In one month, I'll be writing a second round of a mathematical Olympiad.

My biggest concern is geometry. While I think I'm doing pretty well in number theory, algebra, combinatorics etc., I still can't say I really understood Olympiad geometry (and bashing is not always possible). Obviously, there are always problems one can and one can't solve, regardless of the training, but my question is:

What is the best books/set of exercises/article, that I could study from and get a greater grasp of Olympiad-level geometry a month before the competition?

I mean, a full month, $30$ days, no school or any other activities.

I must say, I'd prefer ones that don't use overly sophisticated notations and don't go into super-advanced theorems you happen to use once or never. And I'm aware that a month is not really a long time and this question may seem a bit like: "quickly, what should I learn to win an Olympiad". I don't mean it. I'm just asking - what to study Olympiad geometry from to greatest benefit while certainly greatly determined to?

EDIT: I'd like to address some comments regarding taking Olympiad too seriously. While I agree to great extent with this reasoning and I appreciate your concern, I'd like to clarify: it's not that I'm going to be working $\frac{24}7$ on maths only. I'd just like to work with the best resources available and thus not waste my time on exercises that aren't of much benefit to my geometry skills.

  • 2
    $\begingroup$ See his answer. artofproblemsolving.com/community/forum-user-search/56597/6 $\endgroup$ Jan 28, 2017 at 5:37
  • $\begingroup$ Prasolov $\endgroup$
    – zhoraster
    Jan 30, 2017 at 6:10
  • $\begingroup$ Schaum's Outline of Geometry. $\endgroup$ Jan 30, 2017 at 10:32
  • $\begingroup$ Another possibility is to create more answers than questions, preferably with a geometry tag, at Mathematics Stack Exchange. $\endgroup$ Jan 30, 2017 at 16:15
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    $\begingroup$ As an IMO gold medalist, I'm a bit concerned with this "full month without any other activities". Olympiads are made for fun, not for grind. I think it was one of my major mistakes to spend pretty much time for honing my skills in solving these "problems for fun" instead of doing serious mathematics. Just a caution though, maybe it is what you really like to do. $\endgroup$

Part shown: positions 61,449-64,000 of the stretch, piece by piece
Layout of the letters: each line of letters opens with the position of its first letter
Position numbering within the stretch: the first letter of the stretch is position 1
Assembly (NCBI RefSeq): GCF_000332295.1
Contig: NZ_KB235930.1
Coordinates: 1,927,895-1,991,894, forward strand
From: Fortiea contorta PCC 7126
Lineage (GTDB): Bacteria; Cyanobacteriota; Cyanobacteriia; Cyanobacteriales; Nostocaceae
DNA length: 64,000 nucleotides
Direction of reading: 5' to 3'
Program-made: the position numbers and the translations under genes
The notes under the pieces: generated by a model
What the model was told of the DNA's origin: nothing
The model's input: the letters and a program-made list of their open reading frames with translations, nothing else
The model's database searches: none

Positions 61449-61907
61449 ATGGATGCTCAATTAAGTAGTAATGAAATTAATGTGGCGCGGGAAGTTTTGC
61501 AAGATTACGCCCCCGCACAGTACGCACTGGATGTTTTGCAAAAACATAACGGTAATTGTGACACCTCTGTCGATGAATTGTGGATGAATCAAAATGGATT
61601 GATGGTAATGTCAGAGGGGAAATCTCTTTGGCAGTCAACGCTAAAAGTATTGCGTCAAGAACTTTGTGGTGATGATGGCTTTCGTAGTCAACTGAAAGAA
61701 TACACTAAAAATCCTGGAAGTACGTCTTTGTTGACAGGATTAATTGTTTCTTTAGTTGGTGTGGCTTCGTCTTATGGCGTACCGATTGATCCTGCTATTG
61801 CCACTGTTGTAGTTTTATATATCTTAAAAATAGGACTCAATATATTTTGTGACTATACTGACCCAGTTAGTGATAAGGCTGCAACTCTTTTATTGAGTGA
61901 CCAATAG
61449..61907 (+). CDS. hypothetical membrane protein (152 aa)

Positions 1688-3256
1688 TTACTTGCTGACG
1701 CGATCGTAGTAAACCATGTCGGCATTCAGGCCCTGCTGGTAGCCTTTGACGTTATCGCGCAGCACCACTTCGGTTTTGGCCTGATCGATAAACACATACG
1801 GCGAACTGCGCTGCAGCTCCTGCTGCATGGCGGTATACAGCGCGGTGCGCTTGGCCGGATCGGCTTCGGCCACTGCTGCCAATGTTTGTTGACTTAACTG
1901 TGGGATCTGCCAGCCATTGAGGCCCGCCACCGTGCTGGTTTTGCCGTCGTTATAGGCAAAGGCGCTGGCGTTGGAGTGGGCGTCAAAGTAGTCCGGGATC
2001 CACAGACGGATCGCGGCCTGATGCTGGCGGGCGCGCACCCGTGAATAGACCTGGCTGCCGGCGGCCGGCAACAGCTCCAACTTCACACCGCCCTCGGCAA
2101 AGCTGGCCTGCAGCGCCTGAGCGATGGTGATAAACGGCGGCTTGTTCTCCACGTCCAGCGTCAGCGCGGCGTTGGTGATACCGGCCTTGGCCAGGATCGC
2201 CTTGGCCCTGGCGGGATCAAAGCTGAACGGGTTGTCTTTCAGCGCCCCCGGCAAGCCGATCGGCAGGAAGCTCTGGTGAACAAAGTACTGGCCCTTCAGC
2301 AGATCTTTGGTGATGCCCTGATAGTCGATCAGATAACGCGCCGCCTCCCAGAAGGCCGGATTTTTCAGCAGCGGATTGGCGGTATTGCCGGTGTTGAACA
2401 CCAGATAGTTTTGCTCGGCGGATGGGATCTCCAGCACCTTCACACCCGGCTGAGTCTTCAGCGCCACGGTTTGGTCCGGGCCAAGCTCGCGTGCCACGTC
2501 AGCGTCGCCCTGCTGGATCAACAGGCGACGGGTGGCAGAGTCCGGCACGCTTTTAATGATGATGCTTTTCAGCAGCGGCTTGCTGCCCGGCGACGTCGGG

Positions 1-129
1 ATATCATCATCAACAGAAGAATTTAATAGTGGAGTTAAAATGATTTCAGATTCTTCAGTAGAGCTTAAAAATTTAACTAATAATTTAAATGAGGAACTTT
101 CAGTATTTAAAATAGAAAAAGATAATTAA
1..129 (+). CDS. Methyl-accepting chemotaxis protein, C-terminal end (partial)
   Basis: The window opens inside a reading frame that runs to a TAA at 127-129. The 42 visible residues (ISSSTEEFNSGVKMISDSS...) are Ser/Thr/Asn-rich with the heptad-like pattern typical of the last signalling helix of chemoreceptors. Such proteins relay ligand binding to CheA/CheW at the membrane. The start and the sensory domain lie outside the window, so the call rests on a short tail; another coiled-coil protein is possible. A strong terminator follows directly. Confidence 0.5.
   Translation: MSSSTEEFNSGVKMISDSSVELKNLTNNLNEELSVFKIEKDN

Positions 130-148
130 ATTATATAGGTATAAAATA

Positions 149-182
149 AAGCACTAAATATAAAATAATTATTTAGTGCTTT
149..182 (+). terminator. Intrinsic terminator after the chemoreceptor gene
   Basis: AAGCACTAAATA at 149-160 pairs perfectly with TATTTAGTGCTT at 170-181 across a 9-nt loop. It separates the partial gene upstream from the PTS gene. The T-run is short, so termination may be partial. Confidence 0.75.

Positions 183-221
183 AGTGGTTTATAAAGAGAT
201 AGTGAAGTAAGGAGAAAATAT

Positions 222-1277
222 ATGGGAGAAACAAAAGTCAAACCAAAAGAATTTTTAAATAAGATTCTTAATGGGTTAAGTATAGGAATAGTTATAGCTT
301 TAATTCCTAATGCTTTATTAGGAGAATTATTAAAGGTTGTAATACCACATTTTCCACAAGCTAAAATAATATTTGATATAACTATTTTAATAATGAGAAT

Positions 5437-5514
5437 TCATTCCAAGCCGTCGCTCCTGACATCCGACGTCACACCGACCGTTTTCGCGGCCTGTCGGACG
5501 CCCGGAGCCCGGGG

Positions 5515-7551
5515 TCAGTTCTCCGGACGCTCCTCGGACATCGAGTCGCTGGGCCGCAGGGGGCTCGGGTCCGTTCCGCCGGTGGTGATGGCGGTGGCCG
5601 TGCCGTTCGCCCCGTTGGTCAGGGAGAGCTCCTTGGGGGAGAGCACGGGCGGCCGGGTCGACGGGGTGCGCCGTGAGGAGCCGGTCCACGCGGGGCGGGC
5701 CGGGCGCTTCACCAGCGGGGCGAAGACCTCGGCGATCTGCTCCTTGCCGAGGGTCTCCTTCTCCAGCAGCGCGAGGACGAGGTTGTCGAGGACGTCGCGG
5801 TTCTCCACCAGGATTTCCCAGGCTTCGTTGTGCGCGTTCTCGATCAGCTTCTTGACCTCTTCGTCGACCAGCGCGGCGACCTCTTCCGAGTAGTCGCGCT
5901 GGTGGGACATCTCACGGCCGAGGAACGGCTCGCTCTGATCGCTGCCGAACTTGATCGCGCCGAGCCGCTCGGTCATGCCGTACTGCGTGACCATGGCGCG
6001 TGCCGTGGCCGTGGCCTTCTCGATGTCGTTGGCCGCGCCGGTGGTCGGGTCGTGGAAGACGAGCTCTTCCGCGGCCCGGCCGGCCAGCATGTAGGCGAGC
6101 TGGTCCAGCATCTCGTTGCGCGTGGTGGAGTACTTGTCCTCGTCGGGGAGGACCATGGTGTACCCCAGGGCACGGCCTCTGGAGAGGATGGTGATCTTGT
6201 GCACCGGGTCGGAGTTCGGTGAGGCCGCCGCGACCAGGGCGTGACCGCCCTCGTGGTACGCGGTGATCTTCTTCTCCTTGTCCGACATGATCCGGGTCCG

– Wolfram
    Feb 1, 2017 at 22:31

2 Answers 2


For an adequate update over a one-month period, I would suggest you:

  • "Euclidean Geometry in Mathematical Olympiads" by Evan Chen: this is a problem-solving book focused on Euclidean geometry, suitable and specifically written as a preparation for mathematical olympiads;

  • "Problems in Plane Geometry" by Igor F. Sharygin: it has several "non-standard" problems with increasing levels of difficulty, so that it is useful to understand some issues of plane geometry not often described in standard books, such as what additional constructions can be made, which "alternative" pathways could be used to arrive at the solution, and so on;

  • "Geometry Unbound" by Kiran S. Kedlaya, a very good paper structured in the form of a textbook, which starts from rudiments and arrives to the most modern areas of geometry, including inversion and projective geometry;

  • lastly, a complete book is "Problems in plane and solid geometry" by Viktor Prasolov (already cited in one of the comments), a comprehensive 600-page text with thousands of problems and detailed solutions covering all areas of plane and solid geometry.


I'm supporting Wolfram's comment, You shouldn't take Math Olympiad too much seriously. Take this as fun/relaxation. I would suggest the following books (Please read the whole post) -

  • Geometry Revisited by Coxeter & S.L. Greitzer. This book is must. You should have completed it at least. This contains the very basics of Olympiad Level Problems.
  • 103 Trigonometry Problems from USA Math Camp by Titu Andrescu. This is also a must. All the books from USA Math Camp is really cool. i.e. 101 Problems in Algebra, 102 Combinatorial Problems, 103 Trigonometry Problems from USA Math Camp, 104 Number Theory Problems, all by Titu Andrescu. You must take a look at these books, as geometry is not all in Math Olympiads. In our country we are assured that if anyone completes these 4 books, he doesn't need to worry about Nationals.